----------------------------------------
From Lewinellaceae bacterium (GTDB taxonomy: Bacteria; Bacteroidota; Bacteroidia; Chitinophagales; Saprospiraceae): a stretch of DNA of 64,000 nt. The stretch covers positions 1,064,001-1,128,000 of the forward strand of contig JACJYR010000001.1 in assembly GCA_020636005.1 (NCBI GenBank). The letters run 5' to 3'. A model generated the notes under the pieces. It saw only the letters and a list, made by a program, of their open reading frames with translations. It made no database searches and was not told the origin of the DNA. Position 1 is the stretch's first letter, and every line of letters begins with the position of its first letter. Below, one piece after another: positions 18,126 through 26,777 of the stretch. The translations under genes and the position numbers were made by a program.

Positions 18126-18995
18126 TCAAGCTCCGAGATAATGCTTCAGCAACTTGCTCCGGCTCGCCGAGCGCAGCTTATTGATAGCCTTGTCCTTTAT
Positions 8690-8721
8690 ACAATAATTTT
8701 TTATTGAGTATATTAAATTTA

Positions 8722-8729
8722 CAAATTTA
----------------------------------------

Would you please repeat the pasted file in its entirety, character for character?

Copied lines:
From Lewinellaceae bacterium (GTDB taxonomy: Bacteria; Bacteroidota; Bacteroidia; Chitinophagales; Saprospiraceae): a stretch of DNA of 64,000 nt. The stretch covers positions 1,064,001-1,128,000 of the forward strand of contig JACJYR010000001.1 in assembly GCA_020636005.1 (NCBI GenBank). The letters run 5' to 3'. A model generated the notes under the pieces. It saw only the letters and a list, made by a program, of their open reading frames with translations. It made no database searches and was not told the origin of the DNA. Position 1 is the stretch's first letter, and every line of letters begins with the position of its first letter. Below, one piece after another: positions 18,126 through 26,777 of the stretch. The translations under genes and the position numbers were made by a program.

Positions 18126-18995
18126 TCAAGCTCCGAGATAATGCTTCAGCAACTTGCTCCGGCTCGCCGAGCGCAGCTTATTGATAGCCTTGTCCTTTAT
Positions 8690-8721
8690 ACAATAATTTT
8701 TTATTGAGTATATTAAATTTA

Positions 8722-8729
8722 CAAATTTA